Out of all these, Lula is the most prominent involved. He was not only Brazil’s President but one of the country’s most successful. He is credited with lifting millions out of poverty during his tenure, using social programs like Bolsa Familia to boost schooling, health, and reducing inequality for the poorest Brazilians. He still maintains a strong following in Brazil. Many will see the conviction as politically motivated, especially given Lula’s intention to run for president again next year.
Nevertheless, the conviction gives corruption efforts renewed clout, both in Brazil and elsewhere. Judge Sergio Moro’s statement in announcing Lula’s verdict rings a bit truer:
“No matter how important you are, no one is above the law.”
RIP Liu Xiaobo
Liu Xiaobo, a Chinese human rights activist and Nobel Peace Prize laureate, died last week, succumbing to liver cancer while in custody. He had been serving an 11-year sentence for government subversion, and Chinese officials refused to transfer him to an adequate health facility abroad, condemning him instead to a slow and painful death. There are now concerns for the well-being of Mr. Liu’s widow, who has been under house arrest.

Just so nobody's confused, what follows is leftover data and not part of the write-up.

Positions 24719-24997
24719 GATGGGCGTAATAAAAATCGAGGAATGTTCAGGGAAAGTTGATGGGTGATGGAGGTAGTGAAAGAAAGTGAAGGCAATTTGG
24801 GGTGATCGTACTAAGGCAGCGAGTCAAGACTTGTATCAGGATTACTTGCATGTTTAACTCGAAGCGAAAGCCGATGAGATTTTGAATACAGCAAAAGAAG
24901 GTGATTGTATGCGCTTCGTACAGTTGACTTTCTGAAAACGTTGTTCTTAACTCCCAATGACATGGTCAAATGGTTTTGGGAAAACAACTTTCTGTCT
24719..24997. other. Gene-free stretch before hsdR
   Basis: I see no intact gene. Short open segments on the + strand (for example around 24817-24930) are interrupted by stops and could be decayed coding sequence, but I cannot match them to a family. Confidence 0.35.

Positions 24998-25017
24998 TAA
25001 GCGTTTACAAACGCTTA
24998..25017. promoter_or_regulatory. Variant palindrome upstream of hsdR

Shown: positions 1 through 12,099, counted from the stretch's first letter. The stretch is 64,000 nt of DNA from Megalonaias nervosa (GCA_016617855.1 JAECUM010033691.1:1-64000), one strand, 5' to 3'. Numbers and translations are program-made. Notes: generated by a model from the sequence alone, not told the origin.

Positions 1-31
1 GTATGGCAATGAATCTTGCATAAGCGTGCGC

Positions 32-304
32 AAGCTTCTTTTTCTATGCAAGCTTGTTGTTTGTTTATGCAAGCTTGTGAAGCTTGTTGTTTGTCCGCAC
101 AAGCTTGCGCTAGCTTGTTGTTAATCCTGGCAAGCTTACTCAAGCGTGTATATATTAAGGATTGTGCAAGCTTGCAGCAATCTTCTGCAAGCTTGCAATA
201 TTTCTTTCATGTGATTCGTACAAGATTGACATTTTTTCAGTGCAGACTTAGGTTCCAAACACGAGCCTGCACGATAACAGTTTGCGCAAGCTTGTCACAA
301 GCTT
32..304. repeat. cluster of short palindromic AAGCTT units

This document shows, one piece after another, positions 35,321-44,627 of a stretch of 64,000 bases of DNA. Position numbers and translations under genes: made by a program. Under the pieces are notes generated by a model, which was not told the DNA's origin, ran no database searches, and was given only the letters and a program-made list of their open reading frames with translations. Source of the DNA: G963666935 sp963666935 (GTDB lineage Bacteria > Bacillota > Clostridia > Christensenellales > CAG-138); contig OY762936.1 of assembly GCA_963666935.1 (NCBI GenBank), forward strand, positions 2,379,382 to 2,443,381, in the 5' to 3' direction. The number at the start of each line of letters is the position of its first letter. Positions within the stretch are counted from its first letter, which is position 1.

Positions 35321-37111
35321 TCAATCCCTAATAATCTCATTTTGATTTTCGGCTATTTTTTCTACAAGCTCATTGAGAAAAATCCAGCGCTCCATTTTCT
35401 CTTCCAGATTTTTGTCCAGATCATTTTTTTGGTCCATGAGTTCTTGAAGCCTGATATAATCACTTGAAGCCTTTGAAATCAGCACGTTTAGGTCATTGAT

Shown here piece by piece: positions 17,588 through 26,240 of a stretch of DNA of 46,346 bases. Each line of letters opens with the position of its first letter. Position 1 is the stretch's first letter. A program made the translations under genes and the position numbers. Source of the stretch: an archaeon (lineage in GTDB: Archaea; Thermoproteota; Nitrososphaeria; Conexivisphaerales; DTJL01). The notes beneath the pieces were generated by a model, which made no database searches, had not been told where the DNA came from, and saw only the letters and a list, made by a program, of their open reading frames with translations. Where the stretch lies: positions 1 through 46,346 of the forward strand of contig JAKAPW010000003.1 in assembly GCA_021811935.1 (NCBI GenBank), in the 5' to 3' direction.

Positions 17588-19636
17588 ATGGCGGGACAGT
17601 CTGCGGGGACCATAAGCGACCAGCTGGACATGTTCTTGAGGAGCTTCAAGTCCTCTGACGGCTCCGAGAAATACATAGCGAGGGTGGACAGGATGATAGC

As Chinese censors rushed to block any grieving posted online in the country, many around the world paid tribute to his life’s work. A poet and literary critic, Mr. Liu championed democracy through his writings and nonviolent resistance efforts. He was a key figure in the 1989 Tiananmen Square protests, for which he was imprisoned.
Liu continued to protest against the government and was imprisoned several more times. The latest sentence was for subversion of state authority after he published Charter 08, a manifesto published in 2008, calling for an end to one party rule and respect for human rights and the rule of law. In 2010, Liu was awarded the Nobel Peace Prize, a move that prompted China to suspend relations with Norway for several years.
Mr. Liu’s vision and ideas will continue to inspire after his death; the call to freedom cannot be censored.